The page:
Toxoplasmosis

Toxoplasma gondii is a single-cell protozoan (a class of organisms separate from bacteria and viruses). It is commonly found in soil. It is also found in the feces of infected animals, and has a well-deserved reputation for being in the feces of cats who roam outdoors. Meat is also a source of the organism.

Approximately one-third to one-half of women have antibodies to toxoplasmosis. This indicates past exposure and current immunity. Toxoplasmosis infection is relatively rare, but much more common in some groups of women than others (probably related to public health factors). The incidence of infection during pregnancy ranges from 1 case in 1,000 births to 1 case in 4, 000 births.

The disease in pregnant women is difficult to diagnose, and responds poorly to treatment. Fortunately, most women suspected of becoming infected during pregnancy will not have a baby affected by the disease. However, when a fetus is infected, the results can be very disturbing.

Many midwives and doctors refer to the screening, diagnosis, and treatment of toxoplasmosis as a “Pandora’s Box”……once you lift the lid and peek inside, the demons escape. What this means is that if one choses to be tested for the organism, it may be difficult to tell when infection occurred, whether or not the baby was infected, what the effects on the fetus are, and what the proper treatment should be.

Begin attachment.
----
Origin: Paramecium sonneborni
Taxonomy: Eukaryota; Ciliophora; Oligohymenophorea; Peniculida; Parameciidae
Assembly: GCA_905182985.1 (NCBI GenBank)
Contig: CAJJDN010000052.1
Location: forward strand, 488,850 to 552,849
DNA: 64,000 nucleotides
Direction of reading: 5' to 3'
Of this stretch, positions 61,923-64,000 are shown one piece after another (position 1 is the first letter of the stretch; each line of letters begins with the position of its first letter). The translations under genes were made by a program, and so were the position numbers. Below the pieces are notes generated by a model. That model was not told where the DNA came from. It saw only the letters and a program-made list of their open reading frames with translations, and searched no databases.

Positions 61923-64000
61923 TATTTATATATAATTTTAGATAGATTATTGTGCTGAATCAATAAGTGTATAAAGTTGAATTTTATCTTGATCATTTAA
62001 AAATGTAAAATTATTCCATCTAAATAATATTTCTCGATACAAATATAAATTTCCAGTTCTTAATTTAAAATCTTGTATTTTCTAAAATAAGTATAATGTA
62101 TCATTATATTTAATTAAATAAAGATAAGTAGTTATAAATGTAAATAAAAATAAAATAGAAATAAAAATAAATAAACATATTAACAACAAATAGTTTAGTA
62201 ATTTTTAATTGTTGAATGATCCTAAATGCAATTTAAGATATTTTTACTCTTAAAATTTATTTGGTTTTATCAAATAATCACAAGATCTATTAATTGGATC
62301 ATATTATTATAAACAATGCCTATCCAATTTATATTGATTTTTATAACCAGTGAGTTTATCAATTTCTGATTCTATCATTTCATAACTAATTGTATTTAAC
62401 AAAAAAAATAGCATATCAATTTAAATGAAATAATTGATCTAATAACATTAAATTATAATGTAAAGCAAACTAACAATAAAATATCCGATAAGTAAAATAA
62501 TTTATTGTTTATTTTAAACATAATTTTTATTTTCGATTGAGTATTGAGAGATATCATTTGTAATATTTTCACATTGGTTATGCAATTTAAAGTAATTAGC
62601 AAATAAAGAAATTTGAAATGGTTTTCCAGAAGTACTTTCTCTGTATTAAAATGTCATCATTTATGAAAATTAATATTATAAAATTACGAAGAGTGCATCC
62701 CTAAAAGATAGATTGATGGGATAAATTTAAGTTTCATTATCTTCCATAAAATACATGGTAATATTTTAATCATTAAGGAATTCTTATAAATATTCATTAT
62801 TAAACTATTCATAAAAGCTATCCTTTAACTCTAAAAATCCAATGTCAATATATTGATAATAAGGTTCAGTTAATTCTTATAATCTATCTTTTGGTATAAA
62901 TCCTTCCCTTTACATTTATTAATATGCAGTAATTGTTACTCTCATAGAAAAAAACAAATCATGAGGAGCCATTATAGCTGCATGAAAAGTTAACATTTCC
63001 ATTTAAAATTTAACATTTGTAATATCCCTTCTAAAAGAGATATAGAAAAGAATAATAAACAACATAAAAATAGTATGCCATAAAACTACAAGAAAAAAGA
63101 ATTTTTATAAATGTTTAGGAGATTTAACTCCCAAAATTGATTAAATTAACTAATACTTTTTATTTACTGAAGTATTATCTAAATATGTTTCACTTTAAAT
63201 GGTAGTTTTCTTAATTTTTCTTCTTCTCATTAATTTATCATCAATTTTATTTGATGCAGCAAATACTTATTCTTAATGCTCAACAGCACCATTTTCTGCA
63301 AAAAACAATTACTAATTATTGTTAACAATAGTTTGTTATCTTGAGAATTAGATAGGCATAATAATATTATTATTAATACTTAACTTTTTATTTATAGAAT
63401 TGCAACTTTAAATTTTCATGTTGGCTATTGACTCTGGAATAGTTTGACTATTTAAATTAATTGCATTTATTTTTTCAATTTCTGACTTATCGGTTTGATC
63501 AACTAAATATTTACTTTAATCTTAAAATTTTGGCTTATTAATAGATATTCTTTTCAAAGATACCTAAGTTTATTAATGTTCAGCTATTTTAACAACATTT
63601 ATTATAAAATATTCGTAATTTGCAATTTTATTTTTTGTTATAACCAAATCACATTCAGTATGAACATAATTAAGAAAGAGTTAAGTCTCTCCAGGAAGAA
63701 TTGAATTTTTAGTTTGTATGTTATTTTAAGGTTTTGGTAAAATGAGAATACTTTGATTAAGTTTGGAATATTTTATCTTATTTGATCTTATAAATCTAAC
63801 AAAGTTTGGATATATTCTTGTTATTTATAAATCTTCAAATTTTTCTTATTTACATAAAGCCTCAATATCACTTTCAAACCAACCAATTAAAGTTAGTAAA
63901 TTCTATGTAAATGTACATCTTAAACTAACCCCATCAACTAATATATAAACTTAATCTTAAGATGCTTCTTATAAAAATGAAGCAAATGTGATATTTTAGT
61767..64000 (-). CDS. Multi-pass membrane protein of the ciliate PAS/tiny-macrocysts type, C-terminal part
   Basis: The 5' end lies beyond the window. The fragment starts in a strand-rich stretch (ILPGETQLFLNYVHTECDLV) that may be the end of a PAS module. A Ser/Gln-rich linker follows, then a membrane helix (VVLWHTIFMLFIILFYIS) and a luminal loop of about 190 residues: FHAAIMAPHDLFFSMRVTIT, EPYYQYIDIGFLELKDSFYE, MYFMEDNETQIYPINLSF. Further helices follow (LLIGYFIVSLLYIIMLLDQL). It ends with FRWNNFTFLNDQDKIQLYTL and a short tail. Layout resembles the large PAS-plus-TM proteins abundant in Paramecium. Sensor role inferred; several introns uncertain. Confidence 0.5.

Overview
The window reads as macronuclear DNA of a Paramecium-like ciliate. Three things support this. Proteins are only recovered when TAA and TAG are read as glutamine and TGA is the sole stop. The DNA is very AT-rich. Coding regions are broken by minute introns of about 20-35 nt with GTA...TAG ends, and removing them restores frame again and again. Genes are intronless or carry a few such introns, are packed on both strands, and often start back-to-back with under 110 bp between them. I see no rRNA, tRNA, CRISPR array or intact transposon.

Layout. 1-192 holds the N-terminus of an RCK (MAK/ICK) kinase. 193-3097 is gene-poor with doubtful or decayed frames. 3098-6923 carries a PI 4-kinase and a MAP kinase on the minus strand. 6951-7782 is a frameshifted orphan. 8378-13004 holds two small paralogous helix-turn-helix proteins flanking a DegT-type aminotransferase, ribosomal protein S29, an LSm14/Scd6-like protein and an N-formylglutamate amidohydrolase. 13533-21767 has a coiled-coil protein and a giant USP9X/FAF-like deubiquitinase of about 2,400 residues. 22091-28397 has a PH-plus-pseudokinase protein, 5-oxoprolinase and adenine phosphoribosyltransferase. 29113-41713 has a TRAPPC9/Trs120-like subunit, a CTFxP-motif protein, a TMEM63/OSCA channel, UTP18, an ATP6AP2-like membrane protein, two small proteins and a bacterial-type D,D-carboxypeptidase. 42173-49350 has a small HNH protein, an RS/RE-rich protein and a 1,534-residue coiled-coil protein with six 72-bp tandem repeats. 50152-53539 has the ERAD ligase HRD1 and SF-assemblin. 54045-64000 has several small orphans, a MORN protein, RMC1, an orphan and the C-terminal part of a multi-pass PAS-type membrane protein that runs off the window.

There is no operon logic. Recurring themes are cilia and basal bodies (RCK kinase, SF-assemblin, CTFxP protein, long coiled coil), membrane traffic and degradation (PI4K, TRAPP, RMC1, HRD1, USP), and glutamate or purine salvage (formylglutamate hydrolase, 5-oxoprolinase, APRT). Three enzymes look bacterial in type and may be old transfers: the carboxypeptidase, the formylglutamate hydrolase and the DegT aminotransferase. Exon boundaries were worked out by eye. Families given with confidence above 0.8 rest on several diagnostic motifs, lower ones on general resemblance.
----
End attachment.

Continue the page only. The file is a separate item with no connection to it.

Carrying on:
Attempts to diagnose the infection rely on blood-testing for antibodies to the the toxoplasmosis organism. Soon after infection, the body produces IgM antibodies specific to the organism. As the body fights the infection, IgG antibodies are produced and the IgM antibodies disappear. After the initial infection presence of the IgG antibody indicates immunity…….about 1/2 of women of childbearing age are already immune. Unfortunately, unlike other diseases in which IgM antibodies decrease in the weeks after infection, IgM antibodies to toxoplasmosis may persist for years.

When infection occurs in pregnancy, a mother probably should be treated. However, the best treatment involves 2 antibiotic-type drugs, one of which should not be given in early pregnancy and the other not in late pregnancy. The best treatment is reserved for the baby after birth.

Prevention is probably the best course of action for a pregnant woman.

  • Avoid raw meats, cats, cat litter or soil if you can.
  • Wash your hands thoroughly after handling cats, raw meats, cat litter or soil.
  • Sanitize your meat cutting boards with dilute chlorine bleach solution after use.
  • Cook meat thoroughly…..do not eat pink meats, or any suspected undercooked meat.
  • Do not drink unpastueurized milk.
  • Wash all fresh fruits and vegetables thoroughly before preparing and eating.

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